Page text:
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It’s Time to Leave the Chat Room for the Dining Room

It’s Time to Leave the Chat Room for the Dining Room

  • Culture
  • Food

Image credit: Bite Official Site

What’s your biggest gripe when it comes to the world of online dating? Creepy people saying creepy things? The headache of choosing where to go? Getting ghosted?

Bite, a dating app which launched just 2 days ago, is an antidote to all this. It is also meant for food lovers. By leveraging the human interaction part of “online dating,” it keeps the online part to a minimum. In doing so, it minimises miscommunication, which Christina Lim, Bite’s marketing director, points out is the biggest hurdle.

We like that there are plenty of categories to give people as clear a picture of you as possible.

“We realised that few apps were available that really encouraged others to meet up and get to know each other through the old-school way,” Christina elaborates, “After all, impressions are not limited to just the words you say, but also the tone of your language, disposition, and various other body cues that cannot be accessed through text.”

This is how the app works: After signing up, you can create a broadcast or browse others’ broadcasts. A broadcast lists a restaurant of your choice along with the address, price range, and date to meet. Swiping right and left scrolls through broadcasts. To “bite,” just tap on the heart-shaped icon to indicate your interest.

If a user hasn’t broadcasted anything, you can invite them to date by proposing a venue along with all the above details. No need to exchange a single word, and a date has already been set.

As detailed as it possible to manage expectations on all sides.

It even lets you state upfront whether you’re splitting the bill, or if it’s ‘your’ or ‘my’ treat. For me at least, this is a missed opportunity to really influence dating norms by making ‘Split Bill’ the only option. This way, anyone with misguided expectations or intentions to simply cop a free meal will be deterred.

As a case in point, a lady’s broadcast for Ce La Vi at MBS, with a $100 price tag stating ‘Your treat,’ just screams “Insincere!” and “High maintenance!” Conversely, a guy broadcasting his treat of a $200 per person meal should be treated with some caution.

For people who think they have more personality than eloquence, Bite should be a welcome addition to the dating landscape. With Bite, everything about its UX suggests with some emphasis, “Go and meet up!”

The activity tracking page.

This articulates its founders’ vision to circumvent cheesy pick-up lines and first impressions based narrowly on online chatting.

For those who lack dating manners, Bite is looking to expand its ‘Report & Blacklist’ features. These will soon include advice on dealing with uncomfortable situations, and an option to call a friend to help you get out of one.

In a surprisingly enlightened move, Bite will require both parties involved in more severe reports to give full accounts of events to ensure fairness. In essence, no one’s getting banned because someone just didn’t like your face when you showed up.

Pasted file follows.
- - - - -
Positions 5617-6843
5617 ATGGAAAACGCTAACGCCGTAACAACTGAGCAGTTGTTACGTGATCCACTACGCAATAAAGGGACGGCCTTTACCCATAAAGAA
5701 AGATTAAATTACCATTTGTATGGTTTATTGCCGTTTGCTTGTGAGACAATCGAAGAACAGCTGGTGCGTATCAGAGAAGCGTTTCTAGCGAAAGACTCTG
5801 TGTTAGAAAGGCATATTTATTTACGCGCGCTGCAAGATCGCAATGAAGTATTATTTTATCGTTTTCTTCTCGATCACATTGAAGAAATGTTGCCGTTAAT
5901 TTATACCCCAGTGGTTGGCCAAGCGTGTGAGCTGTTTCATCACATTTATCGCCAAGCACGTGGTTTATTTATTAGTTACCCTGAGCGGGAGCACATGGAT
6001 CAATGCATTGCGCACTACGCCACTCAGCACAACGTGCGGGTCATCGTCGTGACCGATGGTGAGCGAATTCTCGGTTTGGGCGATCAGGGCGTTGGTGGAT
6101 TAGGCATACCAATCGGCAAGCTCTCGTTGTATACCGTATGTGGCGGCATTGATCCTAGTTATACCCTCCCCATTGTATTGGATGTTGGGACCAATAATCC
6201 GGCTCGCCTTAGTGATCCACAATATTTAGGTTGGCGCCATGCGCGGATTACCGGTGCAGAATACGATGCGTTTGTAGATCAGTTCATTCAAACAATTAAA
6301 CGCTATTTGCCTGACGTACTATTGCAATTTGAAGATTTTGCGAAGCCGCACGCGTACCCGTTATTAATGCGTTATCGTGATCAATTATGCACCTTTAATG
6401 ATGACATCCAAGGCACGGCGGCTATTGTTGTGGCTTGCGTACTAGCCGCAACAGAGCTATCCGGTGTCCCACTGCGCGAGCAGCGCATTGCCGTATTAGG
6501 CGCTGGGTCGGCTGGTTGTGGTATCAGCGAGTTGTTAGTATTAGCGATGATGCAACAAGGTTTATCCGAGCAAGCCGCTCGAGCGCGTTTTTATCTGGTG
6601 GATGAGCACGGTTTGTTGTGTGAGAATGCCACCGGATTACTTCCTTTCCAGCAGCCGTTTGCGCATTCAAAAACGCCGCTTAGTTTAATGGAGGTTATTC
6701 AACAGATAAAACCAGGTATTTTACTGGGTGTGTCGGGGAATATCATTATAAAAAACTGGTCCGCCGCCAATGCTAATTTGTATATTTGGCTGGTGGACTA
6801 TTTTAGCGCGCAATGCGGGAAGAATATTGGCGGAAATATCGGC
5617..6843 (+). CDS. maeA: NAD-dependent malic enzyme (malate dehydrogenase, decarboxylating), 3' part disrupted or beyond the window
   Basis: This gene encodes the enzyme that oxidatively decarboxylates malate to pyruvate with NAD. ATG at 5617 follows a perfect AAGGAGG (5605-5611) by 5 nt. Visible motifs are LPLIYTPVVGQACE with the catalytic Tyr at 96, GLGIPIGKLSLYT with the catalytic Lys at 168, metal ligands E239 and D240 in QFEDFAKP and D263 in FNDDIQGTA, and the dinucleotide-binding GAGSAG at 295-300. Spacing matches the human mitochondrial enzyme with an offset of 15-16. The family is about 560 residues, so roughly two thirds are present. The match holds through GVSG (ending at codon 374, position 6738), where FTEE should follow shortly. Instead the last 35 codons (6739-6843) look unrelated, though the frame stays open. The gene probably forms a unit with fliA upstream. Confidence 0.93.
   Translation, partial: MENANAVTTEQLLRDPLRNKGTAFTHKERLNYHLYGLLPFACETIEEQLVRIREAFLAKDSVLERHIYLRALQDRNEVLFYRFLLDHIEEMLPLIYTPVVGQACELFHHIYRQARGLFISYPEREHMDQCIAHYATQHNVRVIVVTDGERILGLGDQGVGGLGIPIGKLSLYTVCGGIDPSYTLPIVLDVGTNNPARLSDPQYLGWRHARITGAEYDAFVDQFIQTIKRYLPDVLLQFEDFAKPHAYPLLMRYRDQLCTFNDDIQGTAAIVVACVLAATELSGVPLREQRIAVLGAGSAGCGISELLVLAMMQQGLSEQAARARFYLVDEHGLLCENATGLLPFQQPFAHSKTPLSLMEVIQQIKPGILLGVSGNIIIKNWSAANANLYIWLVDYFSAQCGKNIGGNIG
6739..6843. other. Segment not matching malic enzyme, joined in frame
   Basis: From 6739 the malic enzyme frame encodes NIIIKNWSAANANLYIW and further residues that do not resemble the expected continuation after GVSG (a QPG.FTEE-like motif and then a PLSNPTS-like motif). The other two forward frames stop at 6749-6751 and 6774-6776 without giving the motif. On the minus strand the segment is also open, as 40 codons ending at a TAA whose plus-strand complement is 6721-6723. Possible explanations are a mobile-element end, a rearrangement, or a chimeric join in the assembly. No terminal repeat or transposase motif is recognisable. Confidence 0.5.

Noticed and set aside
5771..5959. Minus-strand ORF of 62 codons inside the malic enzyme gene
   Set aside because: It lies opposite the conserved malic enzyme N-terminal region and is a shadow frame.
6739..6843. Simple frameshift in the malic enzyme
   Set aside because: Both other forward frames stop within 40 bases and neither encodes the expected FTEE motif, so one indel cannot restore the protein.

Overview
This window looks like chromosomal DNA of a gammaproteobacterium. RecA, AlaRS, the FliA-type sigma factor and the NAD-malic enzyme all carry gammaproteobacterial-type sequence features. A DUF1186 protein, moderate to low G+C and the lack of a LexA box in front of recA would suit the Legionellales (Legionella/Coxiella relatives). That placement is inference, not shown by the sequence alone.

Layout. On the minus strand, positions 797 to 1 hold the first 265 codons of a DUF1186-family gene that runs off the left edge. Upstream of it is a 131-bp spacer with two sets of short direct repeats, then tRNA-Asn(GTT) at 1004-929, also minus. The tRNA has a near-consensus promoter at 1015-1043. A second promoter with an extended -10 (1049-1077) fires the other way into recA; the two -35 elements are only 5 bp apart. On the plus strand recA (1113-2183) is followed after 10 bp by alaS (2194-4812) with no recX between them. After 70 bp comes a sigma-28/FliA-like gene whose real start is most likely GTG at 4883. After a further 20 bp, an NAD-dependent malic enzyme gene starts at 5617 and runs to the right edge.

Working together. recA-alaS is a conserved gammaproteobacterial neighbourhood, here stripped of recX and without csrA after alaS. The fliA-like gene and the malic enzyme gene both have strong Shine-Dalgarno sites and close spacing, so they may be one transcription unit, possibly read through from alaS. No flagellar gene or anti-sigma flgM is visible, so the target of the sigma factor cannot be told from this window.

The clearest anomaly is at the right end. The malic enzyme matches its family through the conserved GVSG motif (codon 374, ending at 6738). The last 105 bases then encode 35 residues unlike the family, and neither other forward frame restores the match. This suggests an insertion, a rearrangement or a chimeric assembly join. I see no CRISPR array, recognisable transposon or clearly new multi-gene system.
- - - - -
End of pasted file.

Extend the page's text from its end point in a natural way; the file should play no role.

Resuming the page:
One foreseeable challenge is how Bite will deal with users who change their minds about treating or splitting the bill should the meal not go as expected.

Would you split this? Or does this make you wanna split?

Right now, Bite has launched into a market in which dating app fatigue is more prevalent than ever. Hearing of friends deleting Tinder because “No one dateable is on it anymore” or people telling each other, “You’re my last bagel,” has become common.

It’s an opportunity, for sure, for Bite to revitalise the dating lives of many Singaporeans. Already, there are plans to partner with restaurants that have been scouted by the Bite team to ensure ambience and food quality. The app will also be introducing a system that allows user to earn in-app currency with in-app activities. This is so it doesn’t just become a platform on which you essentially perform just one or two actions.

Even then, the coming year will decide whether Bite can stand out amidst all the online dating noise.

I'll admit, this app has a very compelling approach. Fingers crossed that it irons out its kinks as soon as possible.

The app continues to sport some teething problems, such as how it always crashes when you navigate to the ‘Following’ page. It can also lag like crazy when opening someone’s profile. These issues will have to be fixed. Soon. Its search function to help you locate other users is nifty, but in a country like Singapore, an 8km radius limit makes very little sense.

I also kind of wish that when selecting ‘Cuisine,’ there wasn’t an option for ‘Drinks and chill.’ Meeting strangers can be intimidating, hence many opt for drinks instead of a meal on a first date. But alcohol can interfere with how we would otherwise portray ourselves. Allowing users to pick this seems a little misaligned with Bite’s commitment to authentic, “old school” dating traditions.

That said, being happily attached means I haven’t had the chance to see if the premise of Bite does in fact change how we date. So go ahead and give it a shot. As a common piece of dating wisdom goes, “Even if it goes badly, it can’t be that bad if the food is good.”

Author

Julian Wong Associate editor